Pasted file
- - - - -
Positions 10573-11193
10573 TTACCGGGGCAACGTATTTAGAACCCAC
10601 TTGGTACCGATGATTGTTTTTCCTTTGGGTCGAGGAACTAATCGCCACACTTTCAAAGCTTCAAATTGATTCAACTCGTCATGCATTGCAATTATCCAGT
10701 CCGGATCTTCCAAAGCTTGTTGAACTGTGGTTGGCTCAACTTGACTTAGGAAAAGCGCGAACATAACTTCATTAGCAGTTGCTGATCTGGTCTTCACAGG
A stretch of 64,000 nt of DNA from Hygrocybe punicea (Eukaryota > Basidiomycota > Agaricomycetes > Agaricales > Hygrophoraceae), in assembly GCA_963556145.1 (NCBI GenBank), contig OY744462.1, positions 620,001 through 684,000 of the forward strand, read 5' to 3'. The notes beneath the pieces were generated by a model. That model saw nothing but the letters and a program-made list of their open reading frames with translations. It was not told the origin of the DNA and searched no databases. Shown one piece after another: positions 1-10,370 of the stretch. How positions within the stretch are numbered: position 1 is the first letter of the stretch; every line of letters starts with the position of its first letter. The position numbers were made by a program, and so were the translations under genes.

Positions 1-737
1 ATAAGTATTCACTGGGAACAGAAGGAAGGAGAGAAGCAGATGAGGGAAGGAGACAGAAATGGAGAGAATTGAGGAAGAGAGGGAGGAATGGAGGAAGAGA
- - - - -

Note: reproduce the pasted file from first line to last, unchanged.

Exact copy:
Positions 10573-11193
10573 TTACCGGGGCAACGTATTTAGAACCCAC
10601 TTGGTACCGATGATTGTTTTTCCTTTGGGTCGAGGAACTAATCGCCACACTTTCAAAGCTTCAAATTGATTCAACTCGTCATGCATTGCAATTATCCAGT
10701 CCGGATCTTCCAAAGCTTGTTGAACTGTGGTTGGCTCAACTTGACTTAGGAAAAGCGCGAACATAACTTCATTAGCAGTTGCTGATCTGGTCTTCACAGG
A stretch of 64,000 nt of DNA from Hygrocybe punicea (Eukaryota > Basidiomycota > Agaricomycetes > Agaricales > Hygrophoraceae), in assembly GCA_963556145.1 (NCBI GenBank), contig OY744462.1, positions 620,001 through 684,000 of the forward strand, read 5' to 3'. The notes beneath the pieces were generated by a model. That model saw nothing but the letters and a program-made list of their open reading frames with translations. It was not told the origin of the DNA and searched no databases. Shown one piece after another: positions 1-10,370 of the stretch. How positions within the stretch are numbered: position 1 is the first letter of the stretch; every line of letters starts with the position of its first letter. The position numbers were made by a program, and so were the translations under genes.

Positions 1-737
1 ATAAGTATTCACTGGGAACAGAAGGAAGGAGAGAAGCAGATGAGGGAAGGAGACAGAAATGGAGAGAATTGAGGAAGAGAGGGAGGAATGGAGGAAGAGA